In each of the patients with whose lives she decides to meddle… represents a facet of her own life and the issues with which she should be dealing but, just like her patients, she’s focusing her attention elsewhere, on the other and not on herself because it’s safer to do that even if it feels anything but safe as you can’t control the other no matter how good you are at manipulating others… others only play along with your manipulations of them when and if it suits them to do so and fits in with their own stories (in a moment of revelation the lead’s husband reveals that he is being who he thinks his wife needs him to be – and he’s questioning that ‘heroic sacrifice’ now that he’s noticed that she is not keeping up to her end of the relationship contract. Awhile later he reveals to his wife that he’s onto her and she slaps him, reprimands him, forbids him to go there because he must stay where he is while she strays).

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excerpt from Applied Jung: The Grand Promise of Transformation by Anja van Kralingen

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This show is an intriguing exploration of the boredom which permeates human life especially when a human tries to live by the standards which society has deemed to be the ideal. Being civilised, taming the wild, suppressing the primal impulse… comes at a price, which may be worth paying or… maybe not. We expect to be rewarded for sacrifices made, but what if the rewards pale in comparison to what we imagined, fantasised, and hoped they would be?

Watching this TV show is like watching the wound of this moment in time of human history play out really slowly… it takes all of our personal and interpersonal drama and serves it up for what it actually is. That drama when it hits us, sweeps us up in its thrall, is epic, exciting, engrossing, but ultimately it is boring because underneath it all we’re bored… which is why we create the drama – to alleviate our boredom…

We need others to witness us, our life, our story, our wounds, trauma, and… others won’t play the witness if we’re too calm about it, if it isn’t entertaining, if it doesn’t offer them an escape from themselves… we need to make it dramatic, scream and shout to be heard and seen above the din and dong of others.

In one scene a patient of the meddling therapist thanks her for truly caring (which the audience knows isn’t the case at all, and chances are this patient will end up very badly thanks to the therapist’s lies and games), then turns the compliment into a complaint by pointing out that no one truly cares about her, that they pretend to care but then moments later they turn their attention to their phones, their social media, their TV’s, their video games… for her others truly caring for her means that others must focus all of their attention on her and her problems – they must be as focused on herself as she is (and it doesn’t occur to her that they are as obsessed with themselves as she is with herself), however unlike her they have to work to fix the problems in her life (and she can reject their solutions on the grounds that they could not possibly understand what she is suffering and going through because they have it easy compared to how hard she has it – which from what we are shown is not that hard at all, she’s a stereotype of the privileged white person whining about first world problems).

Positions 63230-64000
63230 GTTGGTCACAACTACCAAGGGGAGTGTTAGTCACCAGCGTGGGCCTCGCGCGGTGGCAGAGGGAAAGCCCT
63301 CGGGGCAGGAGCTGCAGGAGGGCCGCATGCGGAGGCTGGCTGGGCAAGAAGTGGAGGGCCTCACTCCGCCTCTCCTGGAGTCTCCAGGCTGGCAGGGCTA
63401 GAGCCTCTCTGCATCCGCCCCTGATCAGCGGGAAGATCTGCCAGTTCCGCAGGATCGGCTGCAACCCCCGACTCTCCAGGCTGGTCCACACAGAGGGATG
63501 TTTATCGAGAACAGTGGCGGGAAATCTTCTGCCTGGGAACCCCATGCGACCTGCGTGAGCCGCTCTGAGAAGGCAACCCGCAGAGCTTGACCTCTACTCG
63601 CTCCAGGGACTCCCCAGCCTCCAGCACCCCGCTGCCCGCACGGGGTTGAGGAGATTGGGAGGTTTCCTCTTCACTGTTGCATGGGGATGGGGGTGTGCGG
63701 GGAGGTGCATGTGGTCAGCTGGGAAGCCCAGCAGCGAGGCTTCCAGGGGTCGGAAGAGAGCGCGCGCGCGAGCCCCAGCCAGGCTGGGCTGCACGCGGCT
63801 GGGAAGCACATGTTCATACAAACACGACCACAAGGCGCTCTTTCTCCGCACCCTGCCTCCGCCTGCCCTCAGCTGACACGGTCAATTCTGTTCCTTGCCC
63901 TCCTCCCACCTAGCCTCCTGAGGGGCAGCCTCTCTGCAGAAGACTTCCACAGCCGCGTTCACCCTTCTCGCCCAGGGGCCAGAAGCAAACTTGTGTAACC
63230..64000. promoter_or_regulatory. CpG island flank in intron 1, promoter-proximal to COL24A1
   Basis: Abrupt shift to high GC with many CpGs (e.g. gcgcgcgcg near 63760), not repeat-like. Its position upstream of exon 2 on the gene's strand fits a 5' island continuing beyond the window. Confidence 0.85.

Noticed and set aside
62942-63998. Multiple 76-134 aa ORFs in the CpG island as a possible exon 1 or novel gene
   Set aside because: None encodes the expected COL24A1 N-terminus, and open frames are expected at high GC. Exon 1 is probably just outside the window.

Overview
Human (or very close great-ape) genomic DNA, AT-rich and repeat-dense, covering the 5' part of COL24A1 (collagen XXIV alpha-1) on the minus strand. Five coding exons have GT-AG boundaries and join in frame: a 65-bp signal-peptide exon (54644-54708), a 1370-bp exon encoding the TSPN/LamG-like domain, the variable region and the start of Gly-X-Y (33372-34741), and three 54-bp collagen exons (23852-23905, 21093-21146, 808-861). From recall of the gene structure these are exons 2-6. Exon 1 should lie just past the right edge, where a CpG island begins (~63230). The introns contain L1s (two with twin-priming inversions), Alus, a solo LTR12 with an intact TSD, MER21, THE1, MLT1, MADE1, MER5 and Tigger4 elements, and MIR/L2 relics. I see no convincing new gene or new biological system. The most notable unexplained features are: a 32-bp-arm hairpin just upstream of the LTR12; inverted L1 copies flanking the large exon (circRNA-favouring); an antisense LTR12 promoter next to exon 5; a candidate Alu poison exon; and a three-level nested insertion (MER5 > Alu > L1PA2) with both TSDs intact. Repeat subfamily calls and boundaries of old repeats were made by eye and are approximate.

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In another scene the lead tells her daughter that – you’re my girl! But is the daughter really a girl or a boy?

The show has vaguely, subtly, infused the plot with an element, a hint, of that hot trending topic – being transgender. Is this a gimmick designed to appeal to more than just a ‘feminist’ audience (the show is written, produced and directed mainly by females… and the female lead is not your typical female lead, in some ways she’s a typical male having a masculine midlife crisis lead. She’s very narcissistic which is usually only likable, relatable, and approachable when male characters do it – Mad Men, Suits, Billions, etc. With the main exception being Scandal where the women are monsters but we like them for it – but then in that show everyone is a monster and we kinda like them for it as long as we can detach and see it as a super duper load of…).

And the lead mentions while being her alter ego that her ‘friend’ (in other words the lead’s real or at least everyday self) is ignoring the issues raised by her child not being a typical girl (which is causing problems at her school, mainly with the narcissistic mothers whom the mother has to deal with – and deals with them by first sucking up to them, out-narcissist-ing them, then getting frustrated because you can’t out-narcissist the narcissistic – they keep going and going like the energiser bunny, and having a tantrum at her daughter’s b-day party because… that’s what you do when it’s all about you!)… and maybe being a boy.

Part of my continued watching of this show is… the lead reminds me of a subdued version of my mother… and of all the narcissists and ‘unhealthy’ (because there is a healthy version of it) narcissism I have known, seen, heard, done and been in life…

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I wasn’t a ‘typical girl’ as a child… strangers often mistook me for a boy (early on because I had a pixie cut – due to my mother trying to make my hair do what she wanted it to do, and later on when I got my ‘Purdey’ or Joanna Lumley from The New Avengers haircut, which my mother hated but I loved because Purdey kicked ass)… luckily I grew up during times when children weren’t quite so sexualised, genderised, shared on social media as status symbols for their parents, and expected to know who or what they were before they were ready to know such things for themselves. I was labeled a tomboy by those who needed to apply a label, just as I was labeled as ‘precocious’ or a ‘brat’ when I was deemed too whatever by adults, and things were left at that.